A recent BBC documentary profiles the extraordinary work of Western’s Dr. Adrian M. Owen on detecting unrecognized awareness in individuals diagnosed as being in a vegetative state (VS). Owen and his research team have developed a way for patients who are behaviorally non-responsive, and so incapable of revealing overt signs of awareness, to show that they are aware and potentially able to communicate with family and physicians. By placing these patients in an fMRI scanner, and asking them to imagine playing tennis or walking from room to room in their house, Owen has been able to detect and reliably track activation in distinct areas of the brain, and use this as a proxy for the patient’s inability to behaviorally respond to commands (Monti et al 2010, Boly et al 2007, Owen et al 2006). In this way, participants who were previously believed to be completely non-responsive have shown that they can, in fact, respond to instructions by modulating their brain activity. In the most robust study to date, 4 of 23 patients (17%) previously diagnosed as being in VS were identified who could willfully modulate their brain activity.

Moreover, by using a slight modification of the above protocol, Owen’s team has been able to meaningfully communicate with at least one reported patient who has been diagnosed as vegetative for approximately 5 years. This patient successfully responded to questions regarding the name of his father, whether he had any siblings, and the last country he visited prior to his injury. This was done by coding the imagined activities of playing tennis and moving from room to room in one’s house with the respective answers ‘yes’ and ‘no’ (Monti et al, 2010). The BBC documentary is especially exciting since it debuts the unpublished use of this technique in a Canadian patient by asking whether or not he is in pain.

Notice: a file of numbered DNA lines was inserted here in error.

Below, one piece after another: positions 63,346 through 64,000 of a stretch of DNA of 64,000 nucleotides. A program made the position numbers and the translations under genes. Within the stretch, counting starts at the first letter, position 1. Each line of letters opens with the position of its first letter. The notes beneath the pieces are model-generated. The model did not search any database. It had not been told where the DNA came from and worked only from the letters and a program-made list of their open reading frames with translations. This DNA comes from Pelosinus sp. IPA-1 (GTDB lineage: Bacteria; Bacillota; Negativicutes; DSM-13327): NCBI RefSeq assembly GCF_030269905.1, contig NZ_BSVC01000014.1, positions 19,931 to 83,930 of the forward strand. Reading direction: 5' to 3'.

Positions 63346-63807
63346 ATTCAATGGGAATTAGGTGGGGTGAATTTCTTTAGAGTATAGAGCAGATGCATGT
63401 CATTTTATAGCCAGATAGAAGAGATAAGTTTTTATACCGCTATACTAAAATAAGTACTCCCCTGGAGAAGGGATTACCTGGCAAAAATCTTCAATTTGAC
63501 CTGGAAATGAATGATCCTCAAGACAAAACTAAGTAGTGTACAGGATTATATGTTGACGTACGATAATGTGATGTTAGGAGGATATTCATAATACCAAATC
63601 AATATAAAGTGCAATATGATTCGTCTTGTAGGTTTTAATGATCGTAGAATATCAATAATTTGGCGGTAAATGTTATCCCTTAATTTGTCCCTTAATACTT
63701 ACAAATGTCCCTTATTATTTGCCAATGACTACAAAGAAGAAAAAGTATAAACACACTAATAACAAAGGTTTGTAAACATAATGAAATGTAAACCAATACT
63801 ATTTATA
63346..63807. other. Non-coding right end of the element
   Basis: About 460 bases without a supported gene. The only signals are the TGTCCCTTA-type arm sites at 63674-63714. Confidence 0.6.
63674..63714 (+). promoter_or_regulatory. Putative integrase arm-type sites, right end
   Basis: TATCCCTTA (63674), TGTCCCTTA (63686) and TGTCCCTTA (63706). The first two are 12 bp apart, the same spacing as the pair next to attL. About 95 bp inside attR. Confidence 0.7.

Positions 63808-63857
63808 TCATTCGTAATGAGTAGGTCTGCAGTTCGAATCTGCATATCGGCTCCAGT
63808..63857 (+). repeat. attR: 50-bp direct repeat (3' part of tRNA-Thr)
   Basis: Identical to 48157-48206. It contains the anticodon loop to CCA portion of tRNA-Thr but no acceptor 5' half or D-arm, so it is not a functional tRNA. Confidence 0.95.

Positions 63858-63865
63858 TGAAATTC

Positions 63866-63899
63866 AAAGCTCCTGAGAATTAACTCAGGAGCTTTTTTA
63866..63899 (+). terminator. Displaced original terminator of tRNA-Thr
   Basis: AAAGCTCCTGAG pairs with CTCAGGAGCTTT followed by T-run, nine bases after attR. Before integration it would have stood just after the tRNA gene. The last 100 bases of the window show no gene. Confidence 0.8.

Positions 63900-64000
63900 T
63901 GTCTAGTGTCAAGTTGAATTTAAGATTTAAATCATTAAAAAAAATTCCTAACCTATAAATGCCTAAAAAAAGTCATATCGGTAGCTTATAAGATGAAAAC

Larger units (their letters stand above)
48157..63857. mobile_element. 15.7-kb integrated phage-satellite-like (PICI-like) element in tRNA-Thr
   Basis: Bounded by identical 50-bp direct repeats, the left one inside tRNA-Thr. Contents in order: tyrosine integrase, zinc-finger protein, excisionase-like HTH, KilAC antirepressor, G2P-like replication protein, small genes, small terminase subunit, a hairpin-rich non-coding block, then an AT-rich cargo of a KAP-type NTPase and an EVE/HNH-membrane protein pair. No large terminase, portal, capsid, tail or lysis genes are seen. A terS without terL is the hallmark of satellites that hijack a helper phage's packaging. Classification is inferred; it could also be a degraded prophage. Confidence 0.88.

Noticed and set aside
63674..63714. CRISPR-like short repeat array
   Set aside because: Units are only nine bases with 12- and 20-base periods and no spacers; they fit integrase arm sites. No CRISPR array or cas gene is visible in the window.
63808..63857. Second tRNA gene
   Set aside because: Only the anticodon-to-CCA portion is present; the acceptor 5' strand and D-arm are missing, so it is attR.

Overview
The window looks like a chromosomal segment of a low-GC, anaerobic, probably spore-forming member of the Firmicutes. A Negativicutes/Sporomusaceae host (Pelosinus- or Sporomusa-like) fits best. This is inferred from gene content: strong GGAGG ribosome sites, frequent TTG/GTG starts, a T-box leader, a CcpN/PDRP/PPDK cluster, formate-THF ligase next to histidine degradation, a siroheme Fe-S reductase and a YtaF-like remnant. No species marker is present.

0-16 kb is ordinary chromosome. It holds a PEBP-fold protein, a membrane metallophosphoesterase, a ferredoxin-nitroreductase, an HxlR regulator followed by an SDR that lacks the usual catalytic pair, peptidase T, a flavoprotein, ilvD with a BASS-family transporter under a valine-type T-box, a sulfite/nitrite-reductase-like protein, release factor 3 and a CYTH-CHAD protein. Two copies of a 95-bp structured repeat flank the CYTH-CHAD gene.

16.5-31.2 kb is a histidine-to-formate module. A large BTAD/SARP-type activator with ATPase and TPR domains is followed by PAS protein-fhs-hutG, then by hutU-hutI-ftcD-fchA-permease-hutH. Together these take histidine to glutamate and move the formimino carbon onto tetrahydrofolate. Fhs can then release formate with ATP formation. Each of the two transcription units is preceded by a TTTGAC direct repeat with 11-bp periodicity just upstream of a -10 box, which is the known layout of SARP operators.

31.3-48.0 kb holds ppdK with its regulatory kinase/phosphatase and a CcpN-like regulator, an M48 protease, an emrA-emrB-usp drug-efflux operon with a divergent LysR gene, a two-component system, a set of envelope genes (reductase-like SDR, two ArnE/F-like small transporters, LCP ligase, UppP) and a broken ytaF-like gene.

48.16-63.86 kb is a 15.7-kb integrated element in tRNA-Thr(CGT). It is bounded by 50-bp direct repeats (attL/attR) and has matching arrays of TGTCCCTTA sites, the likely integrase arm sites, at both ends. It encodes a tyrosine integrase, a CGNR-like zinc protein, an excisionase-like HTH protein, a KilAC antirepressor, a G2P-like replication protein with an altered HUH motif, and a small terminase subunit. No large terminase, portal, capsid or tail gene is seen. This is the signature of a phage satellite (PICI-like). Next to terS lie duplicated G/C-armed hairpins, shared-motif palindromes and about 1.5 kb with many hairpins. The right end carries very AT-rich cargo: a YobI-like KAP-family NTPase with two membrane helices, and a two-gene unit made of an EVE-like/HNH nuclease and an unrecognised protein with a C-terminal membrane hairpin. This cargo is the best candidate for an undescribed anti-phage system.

In January 2012, members from the Rotman Institute of Philosophy and Owen’s lab came together to form a collaborative group with the aim of tackling pressing ethical questions in this research and developing an ethical framework for integrating brain-computer interfaces (BCIs) into medical practice (Naci et al 2012). Comprised of philosophers canadian pharmacy cialis